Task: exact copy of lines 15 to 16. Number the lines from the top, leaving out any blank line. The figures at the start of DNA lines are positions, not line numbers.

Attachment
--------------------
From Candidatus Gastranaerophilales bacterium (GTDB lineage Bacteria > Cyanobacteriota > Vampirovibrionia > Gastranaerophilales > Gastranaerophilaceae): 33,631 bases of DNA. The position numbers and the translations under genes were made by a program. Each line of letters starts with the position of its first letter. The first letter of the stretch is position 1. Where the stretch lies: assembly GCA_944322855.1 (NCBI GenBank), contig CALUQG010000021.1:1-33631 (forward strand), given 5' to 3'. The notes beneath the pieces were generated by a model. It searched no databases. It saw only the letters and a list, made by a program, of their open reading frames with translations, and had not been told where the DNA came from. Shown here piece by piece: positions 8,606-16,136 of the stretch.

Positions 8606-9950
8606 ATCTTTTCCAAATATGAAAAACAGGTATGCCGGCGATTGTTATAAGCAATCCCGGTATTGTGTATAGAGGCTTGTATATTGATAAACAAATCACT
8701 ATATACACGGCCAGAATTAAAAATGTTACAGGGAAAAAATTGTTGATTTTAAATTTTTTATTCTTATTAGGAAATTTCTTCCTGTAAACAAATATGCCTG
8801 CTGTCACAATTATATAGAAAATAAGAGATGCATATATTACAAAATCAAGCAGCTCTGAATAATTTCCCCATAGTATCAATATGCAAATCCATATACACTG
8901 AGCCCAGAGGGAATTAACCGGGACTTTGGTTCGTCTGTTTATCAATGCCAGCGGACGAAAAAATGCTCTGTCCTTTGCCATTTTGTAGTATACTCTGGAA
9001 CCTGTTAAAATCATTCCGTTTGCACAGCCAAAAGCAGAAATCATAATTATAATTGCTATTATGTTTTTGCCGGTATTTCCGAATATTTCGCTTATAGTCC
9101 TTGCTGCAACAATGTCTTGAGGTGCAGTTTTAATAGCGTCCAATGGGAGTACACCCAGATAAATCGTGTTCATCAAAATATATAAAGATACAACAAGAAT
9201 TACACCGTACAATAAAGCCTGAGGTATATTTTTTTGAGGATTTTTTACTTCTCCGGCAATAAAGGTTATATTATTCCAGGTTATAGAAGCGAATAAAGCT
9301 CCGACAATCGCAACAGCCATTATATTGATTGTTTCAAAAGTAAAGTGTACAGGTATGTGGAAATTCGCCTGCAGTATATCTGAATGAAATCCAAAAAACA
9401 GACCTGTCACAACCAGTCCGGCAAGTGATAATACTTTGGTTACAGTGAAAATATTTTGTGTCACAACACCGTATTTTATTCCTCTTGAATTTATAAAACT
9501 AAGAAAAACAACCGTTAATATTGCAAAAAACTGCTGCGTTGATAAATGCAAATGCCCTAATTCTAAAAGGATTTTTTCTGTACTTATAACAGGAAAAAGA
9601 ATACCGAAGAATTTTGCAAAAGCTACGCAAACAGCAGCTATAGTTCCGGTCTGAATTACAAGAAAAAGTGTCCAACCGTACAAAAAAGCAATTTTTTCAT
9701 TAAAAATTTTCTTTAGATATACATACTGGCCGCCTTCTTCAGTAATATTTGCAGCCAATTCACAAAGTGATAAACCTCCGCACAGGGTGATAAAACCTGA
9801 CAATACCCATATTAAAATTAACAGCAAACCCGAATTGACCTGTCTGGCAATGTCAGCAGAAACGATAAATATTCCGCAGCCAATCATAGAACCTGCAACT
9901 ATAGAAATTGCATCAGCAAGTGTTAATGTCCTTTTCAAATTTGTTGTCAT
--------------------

9801 CAATACCCATATTAAAATTAACAGCAAACCCGAATTGACCTGTCTGGCAATGTCAGCAGAAACGATAAATATTCCGCAGCCAATCATAGAACCTGCAACT
9901 ATAGAAATTGCATCAGCAAGTGTTAATGTCCTTTTCAAATTTGTTGTCAT